Tuesday, March 24, 2009

Would no Einstein yesterday mean no nuclear proliferation today?

Einstein's deep insight into energy and matter was sufficient to get us where we are today in terms of nuclear proliferation, but his insight wasn't necessary to our nuclear/political worries. Without him, not much would be different now.

Suppose that Einstein had not been born in 1879; indeed, suppose that he never was. Then the equation E=MC2 would not have been discovered when it was, which happened to be during WW2. WW2 was won quicker than otherwise by the allies, because they dropped A-bombs on two Japanese cities. These two bombs were dropped only to minimize allied causalities, i.e. for a political reason, not for necessary strategic reasons.

It is certain that E=MC2 would have been discovered fairly quickly, since there are several different routes in physics which point to the energy-matter equivalence so deftly captured by the equation. Maybe it would have been a year or so, maybe a decade, but it would not have taken too long, given the cumulative theoretical and technological powers of science.

Now, under the post WW2 peace-time conditions, someone probably would have suggested that one could use such a formula in making a really powerful atomic, even hydrogen bomb. As now, it would strike many as a horrible weapon to make, and many would opposed it. Still, would the most advanced industrial nations begin to make such a bomb? I think they would.

Iran is proceeding with such plans, apparently, in order to get what every nuclear armed nation gets when it engineers a bomb: instant regard from its neighbors. You have to take such a nation seriously. Iran, as have others, obtains a kind of insurance against conventional bullying by threat of military take-over. One does not waltz a military into a nation with nuclear weapons, since the cost to the invading nation is too high, indeed the cost seems to have a high probability of mutually assured destruction, a cold war axiom of political engagement used with great precision in dealing with the old Soviet Union, and an axiom still politically operant among nuclear capable nation states even today.

Since nations seek to guarantee their sovereignty against hostile military invaders, and since nuclear weapons are the most technologically efficient way of so doing, even if Einstein had not discovered the E=MC2 equation when he did, I do not believe the current problem with nuclear proliferation would be significantly different than it is today.

I think this has an interesting (hypothetical) implication. If, per horror, there would be a nuclear war, human doom would not have been sealed by Einstein, the Manhattan Project, or even by nuclear weaponry. It would really have been by entering into the process of understanding and manipulating the natural world which sealed our doom. (Consider the philosopher Aristotle's view on Hamartia) In a word, what may kill humans in the end is their propensity for Physics.


[ * ] Some argue that industrialization is what will get us, which is just a slower doom.

[ * ] Others argue that nano-technology will off us, and sooner rather than later.

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Tuesday, March 17, 2009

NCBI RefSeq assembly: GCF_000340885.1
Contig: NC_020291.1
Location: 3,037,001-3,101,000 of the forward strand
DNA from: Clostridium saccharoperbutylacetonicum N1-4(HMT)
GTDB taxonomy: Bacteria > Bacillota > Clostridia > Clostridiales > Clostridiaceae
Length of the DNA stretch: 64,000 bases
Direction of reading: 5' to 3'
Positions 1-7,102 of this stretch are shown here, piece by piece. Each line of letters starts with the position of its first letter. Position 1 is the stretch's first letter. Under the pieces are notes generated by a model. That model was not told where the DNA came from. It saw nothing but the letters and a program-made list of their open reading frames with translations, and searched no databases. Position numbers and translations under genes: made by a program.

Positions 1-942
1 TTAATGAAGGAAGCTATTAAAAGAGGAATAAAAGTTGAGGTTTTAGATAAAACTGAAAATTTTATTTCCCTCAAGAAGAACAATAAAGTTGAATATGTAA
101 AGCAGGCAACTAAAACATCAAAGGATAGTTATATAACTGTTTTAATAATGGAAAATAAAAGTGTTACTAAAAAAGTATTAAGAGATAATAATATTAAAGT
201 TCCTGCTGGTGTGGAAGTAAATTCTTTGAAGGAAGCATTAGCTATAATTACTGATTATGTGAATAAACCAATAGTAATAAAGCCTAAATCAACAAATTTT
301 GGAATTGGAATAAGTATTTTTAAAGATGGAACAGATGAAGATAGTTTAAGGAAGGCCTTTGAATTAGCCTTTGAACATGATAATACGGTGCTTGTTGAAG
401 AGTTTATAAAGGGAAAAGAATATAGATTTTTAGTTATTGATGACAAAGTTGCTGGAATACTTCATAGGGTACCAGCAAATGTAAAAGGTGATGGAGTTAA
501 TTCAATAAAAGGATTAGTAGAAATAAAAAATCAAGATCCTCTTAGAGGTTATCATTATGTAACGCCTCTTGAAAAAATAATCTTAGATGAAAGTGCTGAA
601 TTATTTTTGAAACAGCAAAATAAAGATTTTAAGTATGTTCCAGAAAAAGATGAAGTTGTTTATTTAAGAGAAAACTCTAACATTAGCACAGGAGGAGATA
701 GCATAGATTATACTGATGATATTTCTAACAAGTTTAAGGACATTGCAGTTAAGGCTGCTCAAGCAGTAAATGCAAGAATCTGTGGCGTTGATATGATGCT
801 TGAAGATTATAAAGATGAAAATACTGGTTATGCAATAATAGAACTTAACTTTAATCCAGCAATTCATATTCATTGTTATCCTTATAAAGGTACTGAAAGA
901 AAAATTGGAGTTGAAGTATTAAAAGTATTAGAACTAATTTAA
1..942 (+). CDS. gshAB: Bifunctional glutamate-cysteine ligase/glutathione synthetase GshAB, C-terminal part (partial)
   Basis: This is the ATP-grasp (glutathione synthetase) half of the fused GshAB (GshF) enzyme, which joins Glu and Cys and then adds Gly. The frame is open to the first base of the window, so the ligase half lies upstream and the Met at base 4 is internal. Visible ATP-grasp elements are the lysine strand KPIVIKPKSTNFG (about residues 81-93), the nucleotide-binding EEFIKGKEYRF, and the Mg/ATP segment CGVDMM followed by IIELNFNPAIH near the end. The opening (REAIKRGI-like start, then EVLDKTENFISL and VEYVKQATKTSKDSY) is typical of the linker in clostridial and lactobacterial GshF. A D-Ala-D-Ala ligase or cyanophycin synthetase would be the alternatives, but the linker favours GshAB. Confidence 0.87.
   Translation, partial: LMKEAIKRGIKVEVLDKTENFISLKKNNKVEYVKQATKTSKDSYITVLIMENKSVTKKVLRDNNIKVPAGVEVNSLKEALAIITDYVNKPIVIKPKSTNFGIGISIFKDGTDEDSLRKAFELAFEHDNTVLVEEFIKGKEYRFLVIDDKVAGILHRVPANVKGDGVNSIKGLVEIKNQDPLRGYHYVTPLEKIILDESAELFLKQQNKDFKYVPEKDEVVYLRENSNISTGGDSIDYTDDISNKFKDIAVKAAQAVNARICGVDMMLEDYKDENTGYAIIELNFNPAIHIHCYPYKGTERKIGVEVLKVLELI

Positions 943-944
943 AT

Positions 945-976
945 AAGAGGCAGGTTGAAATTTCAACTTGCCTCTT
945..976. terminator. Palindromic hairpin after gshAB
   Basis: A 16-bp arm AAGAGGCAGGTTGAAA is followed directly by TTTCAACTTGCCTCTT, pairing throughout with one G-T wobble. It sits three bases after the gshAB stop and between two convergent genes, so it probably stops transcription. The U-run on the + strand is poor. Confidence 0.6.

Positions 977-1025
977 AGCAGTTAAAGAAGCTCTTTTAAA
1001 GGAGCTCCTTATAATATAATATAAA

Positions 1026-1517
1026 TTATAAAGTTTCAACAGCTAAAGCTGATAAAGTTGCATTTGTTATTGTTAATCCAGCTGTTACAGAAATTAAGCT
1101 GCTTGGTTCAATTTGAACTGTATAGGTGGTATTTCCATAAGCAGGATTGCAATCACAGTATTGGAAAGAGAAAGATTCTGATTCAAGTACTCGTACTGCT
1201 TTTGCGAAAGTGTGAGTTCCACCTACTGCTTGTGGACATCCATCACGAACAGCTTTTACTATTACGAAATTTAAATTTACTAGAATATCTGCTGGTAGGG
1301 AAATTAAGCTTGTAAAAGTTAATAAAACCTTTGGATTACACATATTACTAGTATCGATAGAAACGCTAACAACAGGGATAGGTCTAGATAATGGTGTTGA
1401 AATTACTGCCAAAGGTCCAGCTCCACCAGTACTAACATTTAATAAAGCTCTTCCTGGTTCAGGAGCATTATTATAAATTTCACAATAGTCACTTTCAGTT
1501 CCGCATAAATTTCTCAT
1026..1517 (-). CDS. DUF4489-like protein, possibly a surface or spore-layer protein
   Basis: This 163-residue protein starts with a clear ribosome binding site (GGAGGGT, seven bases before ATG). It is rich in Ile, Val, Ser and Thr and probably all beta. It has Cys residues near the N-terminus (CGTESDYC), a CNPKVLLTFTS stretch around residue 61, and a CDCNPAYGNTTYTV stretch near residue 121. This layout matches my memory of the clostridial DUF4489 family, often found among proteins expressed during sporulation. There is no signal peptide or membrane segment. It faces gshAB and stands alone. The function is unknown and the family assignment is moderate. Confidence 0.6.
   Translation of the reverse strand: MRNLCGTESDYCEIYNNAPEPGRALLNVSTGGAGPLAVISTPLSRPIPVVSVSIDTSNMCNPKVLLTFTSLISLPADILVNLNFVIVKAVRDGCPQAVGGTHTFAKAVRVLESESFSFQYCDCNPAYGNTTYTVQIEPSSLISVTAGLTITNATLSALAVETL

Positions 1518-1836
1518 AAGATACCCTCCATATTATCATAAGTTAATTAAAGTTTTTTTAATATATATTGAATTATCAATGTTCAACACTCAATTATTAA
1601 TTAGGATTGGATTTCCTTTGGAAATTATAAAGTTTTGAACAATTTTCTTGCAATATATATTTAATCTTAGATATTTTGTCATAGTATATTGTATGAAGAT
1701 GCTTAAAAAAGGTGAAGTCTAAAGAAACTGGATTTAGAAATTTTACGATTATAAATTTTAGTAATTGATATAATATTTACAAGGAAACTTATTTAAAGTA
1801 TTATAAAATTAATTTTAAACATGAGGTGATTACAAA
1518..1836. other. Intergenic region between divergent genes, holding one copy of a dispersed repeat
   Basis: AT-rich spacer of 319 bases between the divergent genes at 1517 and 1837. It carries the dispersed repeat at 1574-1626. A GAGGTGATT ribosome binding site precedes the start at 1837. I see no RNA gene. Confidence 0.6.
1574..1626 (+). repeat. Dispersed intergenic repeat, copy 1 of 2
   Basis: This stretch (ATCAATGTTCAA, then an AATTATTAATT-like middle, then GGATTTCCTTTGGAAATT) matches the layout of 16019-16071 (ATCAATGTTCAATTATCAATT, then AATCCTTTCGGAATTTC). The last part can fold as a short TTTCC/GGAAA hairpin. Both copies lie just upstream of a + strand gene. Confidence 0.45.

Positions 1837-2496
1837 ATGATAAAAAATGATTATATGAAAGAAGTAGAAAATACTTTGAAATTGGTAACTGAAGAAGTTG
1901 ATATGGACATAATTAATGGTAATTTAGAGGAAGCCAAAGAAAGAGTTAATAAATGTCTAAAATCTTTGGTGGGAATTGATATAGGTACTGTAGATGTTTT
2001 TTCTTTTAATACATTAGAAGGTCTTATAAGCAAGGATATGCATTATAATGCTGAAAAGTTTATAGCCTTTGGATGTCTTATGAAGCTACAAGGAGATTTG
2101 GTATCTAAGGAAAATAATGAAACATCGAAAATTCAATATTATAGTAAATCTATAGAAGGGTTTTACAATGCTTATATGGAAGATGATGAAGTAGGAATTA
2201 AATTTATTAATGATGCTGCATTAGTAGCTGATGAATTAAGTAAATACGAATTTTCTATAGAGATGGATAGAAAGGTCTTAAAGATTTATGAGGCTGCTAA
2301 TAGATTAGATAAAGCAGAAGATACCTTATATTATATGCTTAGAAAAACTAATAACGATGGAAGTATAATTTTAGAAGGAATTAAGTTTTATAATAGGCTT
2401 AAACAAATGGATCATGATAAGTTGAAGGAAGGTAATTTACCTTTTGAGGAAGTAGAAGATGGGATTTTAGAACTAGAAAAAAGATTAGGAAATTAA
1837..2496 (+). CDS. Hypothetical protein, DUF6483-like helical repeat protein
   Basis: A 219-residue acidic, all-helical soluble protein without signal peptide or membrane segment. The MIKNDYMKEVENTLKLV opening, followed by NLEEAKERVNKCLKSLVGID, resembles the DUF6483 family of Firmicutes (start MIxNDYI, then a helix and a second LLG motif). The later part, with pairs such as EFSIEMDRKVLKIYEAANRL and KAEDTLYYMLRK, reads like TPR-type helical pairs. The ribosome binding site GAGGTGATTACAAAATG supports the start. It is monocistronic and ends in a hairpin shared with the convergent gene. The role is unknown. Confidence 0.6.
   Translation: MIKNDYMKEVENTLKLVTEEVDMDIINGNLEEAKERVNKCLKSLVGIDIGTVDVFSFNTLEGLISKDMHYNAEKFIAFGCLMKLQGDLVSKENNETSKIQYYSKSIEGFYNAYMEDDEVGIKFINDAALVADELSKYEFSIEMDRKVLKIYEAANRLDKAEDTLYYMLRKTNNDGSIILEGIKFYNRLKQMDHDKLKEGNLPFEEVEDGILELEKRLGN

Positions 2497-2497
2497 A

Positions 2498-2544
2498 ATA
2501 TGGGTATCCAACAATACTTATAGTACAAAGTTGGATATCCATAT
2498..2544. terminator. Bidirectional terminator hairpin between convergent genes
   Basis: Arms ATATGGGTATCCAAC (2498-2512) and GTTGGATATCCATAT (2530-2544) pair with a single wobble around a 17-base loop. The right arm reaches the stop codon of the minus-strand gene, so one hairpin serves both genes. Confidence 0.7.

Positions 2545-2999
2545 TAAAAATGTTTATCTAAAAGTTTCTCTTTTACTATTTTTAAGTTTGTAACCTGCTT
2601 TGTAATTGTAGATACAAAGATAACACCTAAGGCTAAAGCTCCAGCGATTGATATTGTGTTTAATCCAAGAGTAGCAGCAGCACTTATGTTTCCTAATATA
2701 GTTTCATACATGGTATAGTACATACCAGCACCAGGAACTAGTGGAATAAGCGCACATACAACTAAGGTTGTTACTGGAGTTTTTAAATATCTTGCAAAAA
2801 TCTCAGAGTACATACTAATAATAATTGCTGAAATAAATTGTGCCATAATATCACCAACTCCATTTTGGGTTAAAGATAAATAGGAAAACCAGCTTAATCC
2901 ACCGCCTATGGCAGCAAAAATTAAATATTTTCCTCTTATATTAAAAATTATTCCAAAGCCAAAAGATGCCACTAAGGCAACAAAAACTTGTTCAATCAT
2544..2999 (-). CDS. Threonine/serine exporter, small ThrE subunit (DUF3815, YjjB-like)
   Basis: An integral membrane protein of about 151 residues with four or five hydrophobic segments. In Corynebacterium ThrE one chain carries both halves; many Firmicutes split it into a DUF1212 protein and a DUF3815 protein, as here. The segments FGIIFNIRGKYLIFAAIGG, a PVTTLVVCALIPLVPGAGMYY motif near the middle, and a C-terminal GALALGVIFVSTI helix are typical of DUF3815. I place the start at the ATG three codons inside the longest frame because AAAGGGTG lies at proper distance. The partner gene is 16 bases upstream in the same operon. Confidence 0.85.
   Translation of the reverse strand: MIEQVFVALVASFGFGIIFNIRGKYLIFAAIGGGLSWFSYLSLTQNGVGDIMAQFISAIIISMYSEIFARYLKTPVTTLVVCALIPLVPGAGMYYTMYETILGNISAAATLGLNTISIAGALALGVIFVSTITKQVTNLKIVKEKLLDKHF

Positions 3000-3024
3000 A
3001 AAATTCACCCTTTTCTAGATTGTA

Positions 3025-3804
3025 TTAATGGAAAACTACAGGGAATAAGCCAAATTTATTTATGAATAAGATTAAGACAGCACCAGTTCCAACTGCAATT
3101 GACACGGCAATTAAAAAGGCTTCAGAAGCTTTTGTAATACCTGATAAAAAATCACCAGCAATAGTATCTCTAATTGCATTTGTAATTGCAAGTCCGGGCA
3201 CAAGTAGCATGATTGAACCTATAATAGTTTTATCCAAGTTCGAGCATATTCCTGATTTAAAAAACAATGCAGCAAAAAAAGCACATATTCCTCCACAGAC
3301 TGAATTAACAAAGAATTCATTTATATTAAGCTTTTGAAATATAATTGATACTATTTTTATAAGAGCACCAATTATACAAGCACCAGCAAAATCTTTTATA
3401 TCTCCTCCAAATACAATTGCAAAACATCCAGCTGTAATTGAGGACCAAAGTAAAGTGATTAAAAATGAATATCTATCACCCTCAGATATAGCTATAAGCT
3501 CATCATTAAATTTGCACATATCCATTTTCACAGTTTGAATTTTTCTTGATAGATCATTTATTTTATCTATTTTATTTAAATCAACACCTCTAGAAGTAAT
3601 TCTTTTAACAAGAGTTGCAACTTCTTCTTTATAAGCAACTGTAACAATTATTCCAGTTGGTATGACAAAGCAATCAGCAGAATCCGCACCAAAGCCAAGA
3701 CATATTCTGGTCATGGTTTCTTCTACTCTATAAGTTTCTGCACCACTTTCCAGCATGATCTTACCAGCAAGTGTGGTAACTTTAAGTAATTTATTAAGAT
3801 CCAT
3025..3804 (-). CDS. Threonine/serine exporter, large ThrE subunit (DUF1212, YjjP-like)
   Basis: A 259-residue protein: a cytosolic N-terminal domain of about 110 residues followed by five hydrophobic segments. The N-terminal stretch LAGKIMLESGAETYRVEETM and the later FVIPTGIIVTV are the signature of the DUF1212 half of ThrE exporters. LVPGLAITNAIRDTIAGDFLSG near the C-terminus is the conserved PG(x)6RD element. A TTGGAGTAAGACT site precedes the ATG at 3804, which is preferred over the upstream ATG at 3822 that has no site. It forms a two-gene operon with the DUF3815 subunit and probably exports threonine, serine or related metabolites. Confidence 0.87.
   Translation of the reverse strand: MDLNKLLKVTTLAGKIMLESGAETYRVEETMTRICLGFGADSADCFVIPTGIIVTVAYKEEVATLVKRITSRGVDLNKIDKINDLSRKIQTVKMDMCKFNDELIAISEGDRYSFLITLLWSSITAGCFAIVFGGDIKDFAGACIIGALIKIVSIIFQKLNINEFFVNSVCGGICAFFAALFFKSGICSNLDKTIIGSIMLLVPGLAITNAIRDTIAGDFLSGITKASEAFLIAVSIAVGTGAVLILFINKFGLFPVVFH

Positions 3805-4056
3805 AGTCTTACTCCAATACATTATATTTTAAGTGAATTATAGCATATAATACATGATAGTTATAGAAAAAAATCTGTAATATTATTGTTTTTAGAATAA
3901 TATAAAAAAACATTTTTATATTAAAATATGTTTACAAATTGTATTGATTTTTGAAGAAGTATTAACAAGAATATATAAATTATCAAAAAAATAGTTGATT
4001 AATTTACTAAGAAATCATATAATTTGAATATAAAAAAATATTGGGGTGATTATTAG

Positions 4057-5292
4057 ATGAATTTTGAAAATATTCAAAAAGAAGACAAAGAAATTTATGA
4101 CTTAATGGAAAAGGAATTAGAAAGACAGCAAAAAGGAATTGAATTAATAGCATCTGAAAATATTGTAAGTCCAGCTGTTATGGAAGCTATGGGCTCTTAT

Making the grade with Provigil

From Reuters:
In December, Volkow said recent surveys on college campuses suggest drugs such as Novartis' Ritalin (NOVN.VX), or methylphenidate, and Provigil are being used by students, professors and others as a brain-boosting drug.[1]
Turns out there's a high chance it's addictive. Athletes are well known for having their pharmacological sins, but apparently academics have a few secrets as well. Not me. The military has also had successful use with it, though not so much for cognitive enhancement as for minimizing the necessity of sleep during combat operations:
The French government indicated that the Foreign Legion used modafinil [generic for Provigil] during certain covert operations. The UK's Ministry of Defence has admitted conducting on-going research into Modafinil. While it has has reportedly been investigated by the United States military for use by its soldiers to replace the current amphetamine derivatives. One study on helicopter pilots suggested that 600 mg of modafinil given in three doses can be used to keep pilots alert with only 8 hours of sleep in an 88 hour period. Another study on fighter pilots showed that 300 mg modafinil given in three divided 100-mg doses sustained the flight control accuracy of sleep-deprived F-117 pilots to within about 27 percent of baseline levels. It's unclear what the long-term effects on the brain would be from this sort of sleep deprivation, especially for people in as high-stress an environment as combat.[2]
Of course if one is in low stress levels, maybe it is just merely addicting. It does offer up an interesting thought experiment. Suppose you knew that some illegal drug was addicting, but it would raise your IQ to 140, putting you right up with leading math and physics professors in mental ability (approx. 1 in 100 people).[3] Would you do it? Still, if you got caught, you'd be forceably taken off it, so you'd float back down to where you are now, something known in fiction as the Algernon-Gordon Effect.



[image] Comic Vine Website

[1] "Cephalon's Provigil may be addictive-US study" Reuters (Accessed March 17, 2009)

[2] "Modiodal, What is Modiodal? About it's science chemistry and structure." Chemistry, Structure, and 3D Molecules (Accessed March 17, 2009)

[3] "Definition of IQ" Geocities personal website of R.N. Seitz.

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